Throughout Berwick Academy’s history there have been a variety of student newspapers. One of the Academy’s most professional looking newspapers existed during the 1930’s and was called The Academy Quill. This newspaper had a large student editorial staff, in addition to a business department that handled the staff typists, advertising, and circulation. Each issue cost ten cents.
Vice-Presidential Results Muskie 95 Agnew 35 Lemay 5
During the 1960’s there were a variety of student papers, such as Academy Quill, The Foolscap, and The BA Quill to name a few. Most of these papers consisted of articles that were compiled by a small editorial team and typed by students before being mimeographed. To my delight, I found the results of a student mock election in the Review ‘69, which was described it as “a semi-literary magazine; seminewspaper.” The paper reported that Mr. Del Prete’s US history class held a mock election in November of 1968. It is interesting to note that the students voted for presidential and vice presidential candidates separately. I have included the top three results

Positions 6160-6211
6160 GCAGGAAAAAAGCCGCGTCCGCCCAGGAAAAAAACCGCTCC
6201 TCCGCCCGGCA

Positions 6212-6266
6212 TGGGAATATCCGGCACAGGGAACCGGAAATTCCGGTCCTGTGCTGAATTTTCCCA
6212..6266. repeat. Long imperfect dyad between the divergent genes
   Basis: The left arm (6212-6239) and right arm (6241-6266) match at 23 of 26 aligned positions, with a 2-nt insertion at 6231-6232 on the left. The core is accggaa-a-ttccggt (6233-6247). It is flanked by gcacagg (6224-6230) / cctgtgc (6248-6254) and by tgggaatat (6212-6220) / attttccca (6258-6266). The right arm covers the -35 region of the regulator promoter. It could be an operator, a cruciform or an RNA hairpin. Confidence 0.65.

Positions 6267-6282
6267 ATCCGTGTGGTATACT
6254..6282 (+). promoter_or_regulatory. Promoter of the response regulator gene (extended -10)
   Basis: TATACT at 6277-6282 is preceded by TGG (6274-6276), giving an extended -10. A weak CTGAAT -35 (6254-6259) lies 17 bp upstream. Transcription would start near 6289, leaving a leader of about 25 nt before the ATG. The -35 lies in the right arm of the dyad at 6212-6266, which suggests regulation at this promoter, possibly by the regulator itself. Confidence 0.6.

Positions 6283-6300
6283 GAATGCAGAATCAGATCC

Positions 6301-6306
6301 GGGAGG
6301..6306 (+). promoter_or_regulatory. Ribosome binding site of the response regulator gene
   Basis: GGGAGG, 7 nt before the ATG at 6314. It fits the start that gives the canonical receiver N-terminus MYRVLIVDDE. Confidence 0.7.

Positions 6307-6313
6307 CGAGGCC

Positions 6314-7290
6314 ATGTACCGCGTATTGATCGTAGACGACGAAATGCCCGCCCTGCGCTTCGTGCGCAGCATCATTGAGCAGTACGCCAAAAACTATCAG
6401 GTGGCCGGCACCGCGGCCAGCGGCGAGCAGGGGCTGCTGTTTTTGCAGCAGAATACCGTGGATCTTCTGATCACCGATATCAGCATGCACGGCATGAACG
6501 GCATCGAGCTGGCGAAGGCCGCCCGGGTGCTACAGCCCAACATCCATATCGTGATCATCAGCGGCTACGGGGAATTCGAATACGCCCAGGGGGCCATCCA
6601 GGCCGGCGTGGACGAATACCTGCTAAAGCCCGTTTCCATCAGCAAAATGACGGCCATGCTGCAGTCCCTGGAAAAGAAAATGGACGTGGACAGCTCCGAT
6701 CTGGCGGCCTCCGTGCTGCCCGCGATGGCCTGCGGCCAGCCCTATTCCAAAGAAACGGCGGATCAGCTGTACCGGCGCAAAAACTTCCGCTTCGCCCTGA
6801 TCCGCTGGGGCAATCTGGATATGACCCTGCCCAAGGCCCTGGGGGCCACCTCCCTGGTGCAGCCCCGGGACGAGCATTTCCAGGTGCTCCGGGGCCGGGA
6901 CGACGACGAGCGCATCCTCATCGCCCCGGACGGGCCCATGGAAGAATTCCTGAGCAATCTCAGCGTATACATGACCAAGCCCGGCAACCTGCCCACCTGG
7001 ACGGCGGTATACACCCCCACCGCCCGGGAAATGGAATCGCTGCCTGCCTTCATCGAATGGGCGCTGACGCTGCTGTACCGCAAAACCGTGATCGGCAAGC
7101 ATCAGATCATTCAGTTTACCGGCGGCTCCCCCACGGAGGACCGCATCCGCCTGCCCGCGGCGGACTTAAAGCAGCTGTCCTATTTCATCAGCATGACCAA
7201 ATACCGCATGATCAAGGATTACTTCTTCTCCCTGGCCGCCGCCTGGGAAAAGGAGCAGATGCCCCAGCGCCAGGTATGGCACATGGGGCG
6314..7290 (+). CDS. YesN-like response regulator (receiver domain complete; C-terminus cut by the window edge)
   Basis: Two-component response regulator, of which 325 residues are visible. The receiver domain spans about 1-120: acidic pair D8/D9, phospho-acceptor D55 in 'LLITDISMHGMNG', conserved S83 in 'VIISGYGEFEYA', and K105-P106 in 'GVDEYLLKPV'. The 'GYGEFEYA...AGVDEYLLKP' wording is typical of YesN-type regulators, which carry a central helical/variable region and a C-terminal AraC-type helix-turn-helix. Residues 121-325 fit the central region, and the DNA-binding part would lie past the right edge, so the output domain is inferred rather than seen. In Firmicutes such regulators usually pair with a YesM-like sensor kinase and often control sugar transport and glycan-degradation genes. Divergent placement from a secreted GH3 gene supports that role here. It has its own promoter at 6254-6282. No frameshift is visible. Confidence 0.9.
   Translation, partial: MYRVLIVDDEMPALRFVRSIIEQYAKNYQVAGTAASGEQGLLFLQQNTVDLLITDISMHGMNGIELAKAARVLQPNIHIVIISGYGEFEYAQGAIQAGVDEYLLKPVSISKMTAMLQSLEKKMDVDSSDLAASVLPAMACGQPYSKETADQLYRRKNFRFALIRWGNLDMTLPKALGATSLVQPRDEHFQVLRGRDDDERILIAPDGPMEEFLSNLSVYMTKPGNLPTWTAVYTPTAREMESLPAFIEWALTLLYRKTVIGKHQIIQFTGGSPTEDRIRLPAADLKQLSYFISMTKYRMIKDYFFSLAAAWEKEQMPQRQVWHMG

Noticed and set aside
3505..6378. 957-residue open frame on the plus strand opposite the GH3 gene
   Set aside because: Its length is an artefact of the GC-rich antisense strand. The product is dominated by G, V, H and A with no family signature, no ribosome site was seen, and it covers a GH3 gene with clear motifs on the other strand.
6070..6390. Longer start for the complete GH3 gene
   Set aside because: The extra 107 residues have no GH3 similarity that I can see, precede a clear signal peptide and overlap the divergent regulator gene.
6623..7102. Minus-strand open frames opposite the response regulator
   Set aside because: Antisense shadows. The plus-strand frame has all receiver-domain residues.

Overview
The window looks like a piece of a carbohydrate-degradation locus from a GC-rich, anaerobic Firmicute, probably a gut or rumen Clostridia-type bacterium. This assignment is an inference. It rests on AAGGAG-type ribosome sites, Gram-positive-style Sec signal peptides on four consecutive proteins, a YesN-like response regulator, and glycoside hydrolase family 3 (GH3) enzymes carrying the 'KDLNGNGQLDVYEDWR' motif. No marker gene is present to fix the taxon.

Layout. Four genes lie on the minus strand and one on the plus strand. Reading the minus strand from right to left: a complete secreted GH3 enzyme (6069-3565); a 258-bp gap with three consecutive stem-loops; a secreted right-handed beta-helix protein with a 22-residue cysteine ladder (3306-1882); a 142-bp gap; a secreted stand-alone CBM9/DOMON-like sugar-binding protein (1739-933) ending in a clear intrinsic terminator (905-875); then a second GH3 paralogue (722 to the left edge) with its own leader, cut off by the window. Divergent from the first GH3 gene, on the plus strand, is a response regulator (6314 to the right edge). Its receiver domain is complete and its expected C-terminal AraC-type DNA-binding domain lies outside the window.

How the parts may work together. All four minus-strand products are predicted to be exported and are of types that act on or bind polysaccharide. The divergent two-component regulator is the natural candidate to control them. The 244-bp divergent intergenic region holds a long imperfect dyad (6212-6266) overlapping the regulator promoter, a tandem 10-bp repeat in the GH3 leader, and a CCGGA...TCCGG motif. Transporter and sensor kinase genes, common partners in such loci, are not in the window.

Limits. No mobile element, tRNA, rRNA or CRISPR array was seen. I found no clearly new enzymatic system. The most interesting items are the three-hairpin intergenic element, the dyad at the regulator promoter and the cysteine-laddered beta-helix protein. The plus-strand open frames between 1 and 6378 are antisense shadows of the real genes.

After the 1972 presidential election between George McGovern and Richard Nixon, student Monica Keating had teachers and students voice their political opinions by filling out a questionnaire. What I find intriguing is that some of Monica’s questions could be asked today. For example, “What do you think about the parties’ spending?” Here is a snippet of the responses recorded in the March 1973 issue of the Berwick Academy, Free Press newspaper. “I think both parties spend the right amount of money.” “Spent a lot more than needed - especially the Republicans.” “The Democrats were publicly financed indicating strong popular support -
1791 Letter ~ November 2012